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Matt Murray turns back Connor McDavid, leads Penguins past Oilers | TribLIVE.com
Penguins/NHL

Matt Murray turns back Connor McDavid, leads Penguins past Oilers

Jonathan Bombulie
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Chaz Palla | Tribune-Review
Penguins goaltender Matt Murray makes a save on the Oilers’ Milan Lucic in the second period Wednesday, Feb. 13, 2019, at PPG Paints Arena.
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Chaz Palla | Tribune-Review
Penguins goaltender Matt Murray makes a save on a penalty shot by the Oilers’ Connor McDavid in the second period Wednesday, Feb. 13, 2019, at PPG Paints Arena.
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The Penguins’ Patric Hornqvist shots the puck wide against the Oilers in the first period Wednesday, Feb. 13, 2019, at PPG Paints Arena.
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The Oilers’ Ryan Nugent-Hopkins intercepts a centering past by the Penguins’ Patric Hornqvist in the first period Wednesday, Feb. 13, 2019, at PPG Paints Arena.
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Chaz Palla | Tribune-Review
The Oilers’ Kevin Gravel defends on the Penguins’ Matt Cullen in the first period Wednesday, Feb. 13, 2019, at PPG Paints Arena.

The matchup between the Pittsburgh Penguins and Edmonton Oilers is often billed as a battle between Sidney Crosby and Connor McDavid.

It’s probably more apt, though, to call it a showdown between McDavid and Matt Murray.

After all, the goalie’s the one taking a hands-on approach to keeping the superstar off the scoreboard.

Score one for the goalie.

Murray turned back McDavid on a second-period penalty shot, leading the Penguins to a 3-1 victory on Wednesday night.

The Penguins have won two in a row to move three points clear in the race for the eighth and final playoff spot in the Eastern Conference.

With the Oilers trailing by a goal late in the second, McDavid took off on a breakaway at the tail end of a Penguins power play. He was hooked first by Jake Guentzel, then Kris Letang, leading to the penalty shot call.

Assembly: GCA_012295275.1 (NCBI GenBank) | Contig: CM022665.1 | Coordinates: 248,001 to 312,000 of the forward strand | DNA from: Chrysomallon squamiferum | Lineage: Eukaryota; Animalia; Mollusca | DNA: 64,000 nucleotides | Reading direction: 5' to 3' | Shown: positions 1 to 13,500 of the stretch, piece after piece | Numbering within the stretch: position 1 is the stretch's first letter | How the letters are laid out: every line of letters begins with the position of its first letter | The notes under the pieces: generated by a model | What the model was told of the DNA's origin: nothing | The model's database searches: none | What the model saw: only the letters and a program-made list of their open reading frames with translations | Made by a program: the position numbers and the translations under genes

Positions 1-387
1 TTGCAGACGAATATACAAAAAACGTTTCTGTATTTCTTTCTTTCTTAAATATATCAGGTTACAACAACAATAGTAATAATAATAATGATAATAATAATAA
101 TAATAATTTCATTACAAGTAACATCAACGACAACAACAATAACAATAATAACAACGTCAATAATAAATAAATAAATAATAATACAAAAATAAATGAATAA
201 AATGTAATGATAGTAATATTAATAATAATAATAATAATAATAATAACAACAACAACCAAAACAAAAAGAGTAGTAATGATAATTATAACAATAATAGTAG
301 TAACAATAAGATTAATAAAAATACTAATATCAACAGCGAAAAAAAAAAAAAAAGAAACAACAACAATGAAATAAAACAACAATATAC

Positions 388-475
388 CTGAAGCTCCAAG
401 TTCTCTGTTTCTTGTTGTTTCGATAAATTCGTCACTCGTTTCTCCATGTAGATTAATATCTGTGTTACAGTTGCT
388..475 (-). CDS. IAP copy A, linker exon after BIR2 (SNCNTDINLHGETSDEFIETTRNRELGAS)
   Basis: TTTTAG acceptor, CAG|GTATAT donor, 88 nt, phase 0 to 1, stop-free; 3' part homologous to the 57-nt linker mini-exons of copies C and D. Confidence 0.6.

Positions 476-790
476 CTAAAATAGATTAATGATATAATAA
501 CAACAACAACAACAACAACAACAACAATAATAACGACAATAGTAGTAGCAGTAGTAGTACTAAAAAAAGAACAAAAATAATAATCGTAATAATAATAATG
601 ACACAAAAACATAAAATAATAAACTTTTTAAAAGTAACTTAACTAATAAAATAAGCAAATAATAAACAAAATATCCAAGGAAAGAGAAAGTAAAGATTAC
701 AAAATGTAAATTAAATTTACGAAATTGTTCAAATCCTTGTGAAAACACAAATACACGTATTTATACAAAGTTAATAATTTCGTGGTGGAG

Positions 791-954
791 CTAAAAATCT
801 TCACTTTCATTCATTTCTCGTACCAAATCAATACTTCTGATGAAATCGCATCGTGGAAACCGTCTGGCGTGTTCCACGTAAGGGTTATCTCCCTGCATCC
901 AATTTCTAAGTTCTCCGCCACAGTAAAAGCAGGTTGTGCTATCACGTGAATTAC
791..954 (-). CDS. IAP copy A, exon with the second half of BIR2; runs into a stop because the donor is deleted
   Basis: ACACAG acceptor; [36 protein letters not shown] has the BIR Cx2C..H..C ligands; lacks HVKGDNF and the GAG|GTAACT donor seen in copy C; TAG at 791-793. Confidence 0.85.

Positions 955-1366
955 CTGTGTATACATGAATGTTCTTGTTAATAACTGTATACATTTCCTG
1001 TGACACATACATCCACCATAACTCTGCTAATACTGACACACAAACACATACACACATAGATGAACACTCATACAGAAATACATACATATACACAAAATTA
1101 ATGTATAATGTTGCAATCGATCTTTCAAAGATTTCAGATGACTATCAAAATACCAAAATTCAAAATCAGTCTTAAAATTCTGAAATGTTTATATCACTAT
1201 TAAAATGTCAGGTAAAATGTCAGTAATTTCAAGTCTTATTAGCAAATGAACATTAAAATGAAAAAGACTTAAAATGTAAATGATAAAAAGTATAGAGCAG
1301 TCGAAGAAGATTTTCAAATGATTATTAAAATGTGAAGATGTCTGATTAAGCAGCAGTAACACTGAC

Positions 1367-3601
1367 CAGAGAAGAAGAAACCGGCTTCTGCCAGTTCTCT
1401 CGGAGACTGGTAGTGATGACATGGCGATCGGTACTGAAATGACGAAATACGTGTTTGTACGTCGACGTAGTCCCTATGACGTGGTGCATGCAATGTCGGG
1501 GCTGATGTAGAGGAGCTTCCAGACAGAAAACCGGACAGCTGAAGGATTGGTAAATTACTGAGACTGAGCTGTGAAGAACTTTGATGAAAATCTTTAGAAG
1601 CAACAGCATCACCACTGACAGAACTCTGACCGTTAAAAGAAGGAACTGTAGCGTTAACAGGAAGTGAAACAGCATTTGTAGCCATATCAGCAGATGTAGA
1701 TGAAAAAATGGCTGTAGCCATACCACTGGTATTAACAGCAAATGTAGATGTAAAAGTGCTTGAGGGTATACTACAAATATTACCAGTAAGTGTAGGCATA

McDavid slowly approached the net and shot toward Murray’s glove hand. He snared it out of the air with a flourish and flopped to his backside.

With the Penguins trailing 1-0 after a lackluster first period, they struck for two quick goals in the first seven minutes of the second.

The first came short-handed from Bryan Rust.

Moments after he had a shot from the slot sail just wide of the post, Rust collected a puck that Matt Cullen was working with below the goal line, stepped in front of the post and backhanded in a shot before goalie Mikko Koskinen could react at the 2:30 mark.

The second came from Teddy Blueger less than four minutes later.

With Letang joining the play in the offensive zone, Blueger dropped back to cover the right point for his teammate. As Letang controlled the puck below the goal line, Blueger activated from his defensive position. Letang’s pass glanced off Koskinen’s gear, and Blueger buried a shot from the slot.

Blueger, who was a healthy scratch Monday night in Philadelphia, has scored in three of the seven NHL games he has played.

While the Penguins and Oilers boast two of the most exciting stars in the world in Crosby and McDavid, neither team has been setting the league on fire lately.

The Penguins ended a four-game losing streak with a 4-1 rivalry victory over the Philadelphia Flyers on Monday night, but they remain stuck on the fringes of the Eastern Conference playoff picture.

The Oilers had lost seven of their last eight coming in, and after the most recent defeat, by a 5-2 score to San Jose on Saturday, coach Ken Hitchcock suggested there’s a problem when the coaches want it more than the players.

Despite their struggles, the Oilers’ top-line duo of McDavid and Leon Draisaitl is as dangerous as any in the league. The Penguins found this out first hand before the game was five minutes old.

A diagonal pass from Letang to Tanner Pearson near the offensive blue line didn’t connect, allowing defenseman Darnell Nurse to quickly transition into a two-on-one the other way. McDavid fed Draisaitl for a shot from the left side inside the post to make it 1-0.

“They are definitely dangerous together,” Crosby said before the game. “They both can handle the puck really well, create plays, finish.”

It stands to reason the Penguins might focus on making smarter, more conservative decisions with the puck when McDavid and Draisaitl were on the ice, especially given Edmonton’s lack of scoring depth, but they didn’t do that in the early going.

“I would like to think at this time of the year we’re a little more settled in the way we play and would prefer not to give them a ton of odd-man rushes,” Crosby said.

Jonathan Bombulie is a Tribune-Review staff writer. You can contact Jonathan at [email protected] or via Twitter @BombulieTrib.